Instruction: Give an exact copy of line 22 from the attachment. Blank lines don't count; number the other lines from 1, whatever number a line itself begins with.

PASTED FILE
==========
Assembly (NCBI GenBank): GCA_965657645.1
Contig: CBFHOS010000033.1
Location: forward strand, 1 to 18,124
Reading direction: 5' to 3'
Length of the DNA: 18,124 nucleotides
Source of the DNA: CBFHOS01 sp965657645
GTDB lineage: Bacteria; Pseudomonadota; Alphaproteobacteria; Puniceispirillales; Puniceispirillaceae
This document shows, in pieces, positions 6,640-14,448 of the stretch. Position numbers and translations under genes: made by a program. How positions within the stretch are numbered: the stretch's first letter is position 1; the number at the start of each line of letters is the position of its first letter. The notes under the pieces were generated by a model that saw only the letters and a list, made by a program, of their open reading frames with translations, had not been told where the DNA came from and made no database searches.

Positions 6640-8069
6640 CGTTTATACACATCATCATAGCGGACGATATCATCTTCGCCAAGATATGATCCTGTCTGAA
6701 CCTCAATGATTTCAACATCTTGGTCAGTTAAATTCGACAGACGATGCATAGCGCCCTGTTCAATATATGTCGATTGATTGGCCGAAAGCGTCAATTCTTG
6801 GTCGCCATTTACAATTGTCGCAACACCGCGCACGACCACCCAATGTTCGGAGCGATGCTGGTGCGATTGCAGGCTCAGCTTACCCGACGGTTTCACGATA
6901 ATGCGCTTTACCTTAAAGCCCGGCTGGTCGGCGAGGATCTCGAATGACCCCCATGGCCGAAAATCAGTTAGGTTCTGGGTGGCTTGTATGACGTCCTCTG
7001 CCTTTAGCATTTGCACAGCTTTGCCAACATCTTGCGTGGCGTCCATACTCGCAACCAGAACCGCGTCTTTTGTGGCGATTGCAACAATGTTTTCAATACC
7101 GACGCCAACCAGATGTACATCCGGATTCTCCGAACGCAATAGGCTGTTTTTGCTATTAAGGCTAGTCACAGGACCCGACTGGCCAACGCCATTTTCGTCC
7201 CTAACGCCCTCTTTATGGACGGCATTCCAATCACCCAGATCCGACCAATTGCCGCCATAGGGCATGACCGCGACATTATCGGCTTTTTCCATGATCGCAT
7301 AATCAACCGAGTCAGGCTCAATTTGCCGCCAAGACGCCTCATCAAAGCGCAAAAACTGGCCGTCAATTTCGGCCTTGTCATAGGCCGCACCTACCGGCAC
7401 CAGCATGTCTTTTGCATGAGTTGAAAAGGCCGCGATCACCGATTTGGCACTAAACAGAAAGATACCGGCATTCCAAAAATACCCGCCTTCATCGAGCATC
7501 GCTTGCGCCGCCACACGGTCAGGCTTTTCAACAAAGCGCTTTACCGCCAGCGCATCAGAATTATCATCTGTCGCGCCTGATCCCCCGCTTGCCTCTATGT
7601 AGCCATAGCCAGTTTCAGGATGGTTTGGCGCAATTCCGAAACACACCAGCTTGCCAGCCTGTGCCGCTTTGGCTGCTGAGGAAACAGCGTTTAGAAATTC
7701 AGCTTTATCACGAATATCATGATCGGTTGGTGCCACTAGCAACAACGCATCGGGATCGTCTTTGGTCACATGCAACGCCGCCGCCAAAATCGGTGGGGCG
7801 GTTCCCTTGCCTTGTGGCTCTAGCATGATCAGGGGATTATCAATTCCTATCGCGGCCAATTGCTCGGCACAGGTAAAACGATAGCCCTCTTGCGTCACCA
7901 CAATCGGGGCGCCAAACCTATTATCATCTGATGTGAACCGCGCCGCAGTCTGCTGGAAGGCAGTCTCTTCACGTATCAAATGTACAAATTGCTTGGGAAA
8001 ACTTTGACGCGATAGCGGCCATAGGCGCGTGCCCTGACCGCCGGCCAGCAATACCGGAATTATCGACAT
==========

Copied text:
7801 GTTCCCTTGCCTTGTGGCTCTAGCATGATCAGGGGATTATCAATTCCTATCGCGGCCAATTGCTCGGCACAGGTAAAACGATAGCCCTCTTGCGTCACCA